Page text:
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Trends Hear. 2018 Jan-Dec;22:2331216518800640. doi: 10.1177/2331216518800640.

Association Between Subjective Tinnitus and Cervical Spine or Temporomandibular Disorders: A Systematic Review.

Author information

1
1 Department of Otorhinolaryngology, Head & Neck Surgery, University Medical Center Groningen, University of Groningen, the Netherlands.
2
2 Fysiotherapie Sittard Oost, the Netherlands.
3
3 Research School of Behavioral and Cognitive Neurosciences, Graduate School of Medical Sciences, University of Groningen, the Netherlands.
4
4 Department of Oral and Maxillofacial Surgery, University Medical Center Groningen, University of Groningen, the Netherlands.
5
5 Department of Rehabilitation Medicine, University Medical Center Groningen, University of Groningen, the Netherlands.

Abstract

Movements of the neck and jaw may modulate the loudness and pitch of tinnitus. The aim of the present study was to systematically analyze the strength of associations between subjective tinnitus, cervical spine disorders (CSD), and temporomandibular disorders (TMD). A systematic literature search of the Medline, Embase, and Pedro databases was carried out on articles published up to September 2017. This covered studies in which tinnitus and CSD or TMD were studied as a primary or a secondary outcome and in which outcomes were compared with a control group. Included articles were evaluated on nine methodological quality criteria. Associations between tinnitus and CSD or TMD were expressed as odds ratios. In total, 2,139 articles were identified, of which 24 studies met the inclusion criteria. Twice, two studies were based on the same data set; consequently, 22 studies were included in the meta-analysis. Methodological quality was generally limited by a lack of blinding, comparability of groups, and nonvalidated instruments for assessing CSD. Results indicated that patients with tinnitus more frequently reported CSD than subjects without tinnitus. The odds ratio was 2.6 (95% CI [1.1, 6.4]). For TMD, a bidirectional association with tinnitus was found; odds ratios ranged from 2.3 (95%CI [1.5, 3.6]) for arthrogenous TMD to 6.7 (95%CI [2.4, 18.8]) for unspecified TMD. Funnel plots suggested a publication bias. After adjusting for this, the odds ratios decreased, but associations persisted. There is weak evidence for an association between subjective tinnitus and CSD and a bidirectional association between tinnitus and TMD.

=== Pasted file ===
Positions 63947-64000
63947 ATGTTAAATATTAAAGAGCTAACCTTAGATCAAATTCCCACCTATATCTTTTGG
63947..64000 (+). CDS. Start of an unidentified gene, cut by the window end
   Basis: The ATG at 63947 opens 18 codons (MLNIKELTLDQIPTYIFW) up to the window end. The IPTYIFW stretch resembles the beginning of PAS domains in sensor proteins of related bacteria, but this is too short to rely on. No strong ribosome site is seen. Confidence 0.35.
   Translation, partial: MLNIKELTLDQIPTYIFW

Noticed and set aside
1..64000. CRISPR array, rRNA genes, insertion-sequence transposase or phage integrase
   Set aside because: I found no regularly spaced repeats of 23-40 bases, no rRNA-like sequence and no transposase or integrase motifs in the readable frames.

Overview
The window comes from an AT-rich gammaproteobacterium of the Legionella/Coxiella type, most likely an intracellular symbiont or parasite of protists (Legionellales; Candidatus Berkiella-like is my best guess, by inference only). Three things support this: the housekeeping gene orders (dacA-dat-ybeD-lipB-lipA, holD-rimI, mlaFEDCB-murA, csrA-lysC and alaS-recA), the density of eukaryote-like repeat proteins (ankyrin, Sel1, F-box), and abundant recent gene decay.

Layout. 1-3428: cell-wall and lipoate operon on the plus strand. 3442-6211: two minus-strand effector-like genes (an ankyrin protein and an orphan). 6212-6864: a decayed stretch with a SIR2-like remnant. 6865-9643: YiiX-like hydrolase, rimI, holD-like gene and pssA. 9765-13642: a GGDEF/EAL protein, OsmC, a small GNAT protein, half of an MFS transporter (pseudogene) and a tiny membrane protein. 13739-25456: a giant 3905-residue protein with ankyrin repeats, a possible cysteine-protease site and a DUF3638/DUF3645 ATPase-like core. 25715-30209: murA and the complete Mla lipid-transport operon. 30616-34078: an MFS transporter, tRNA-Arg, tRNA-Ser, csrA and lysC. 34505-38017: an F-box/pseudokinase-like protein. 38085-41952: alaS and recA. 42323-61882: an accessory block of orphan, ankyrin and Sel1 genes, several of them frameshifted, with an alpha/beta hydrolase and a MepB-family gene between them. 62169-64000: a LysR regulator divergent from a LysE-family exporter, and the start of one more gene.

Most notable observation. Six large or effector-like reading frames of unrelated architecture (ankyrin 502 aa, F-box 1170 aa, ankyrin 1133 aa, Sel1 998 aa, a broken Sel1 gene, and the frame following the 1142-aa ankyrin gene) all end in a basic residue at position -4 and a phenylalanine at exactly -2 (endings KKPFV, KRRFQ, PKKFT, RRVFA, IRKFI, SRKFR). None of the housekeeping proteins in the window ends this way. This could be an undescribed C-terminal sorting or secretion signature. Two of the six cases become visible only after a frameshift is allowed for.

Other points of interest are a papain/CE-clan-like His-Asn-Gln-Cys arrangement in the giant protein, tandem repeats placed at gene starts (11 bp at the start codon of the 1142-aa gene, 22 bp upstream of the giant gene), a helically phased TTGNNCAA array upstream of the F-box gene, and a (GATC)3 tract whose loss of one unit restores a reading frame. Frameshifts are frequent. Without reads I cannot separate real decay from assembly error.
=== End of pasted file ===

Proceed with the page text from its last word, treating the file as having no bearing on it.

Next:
KEYWORDS:

neck pain; subjective tinnitus; systematic review; temporomandibular disorder

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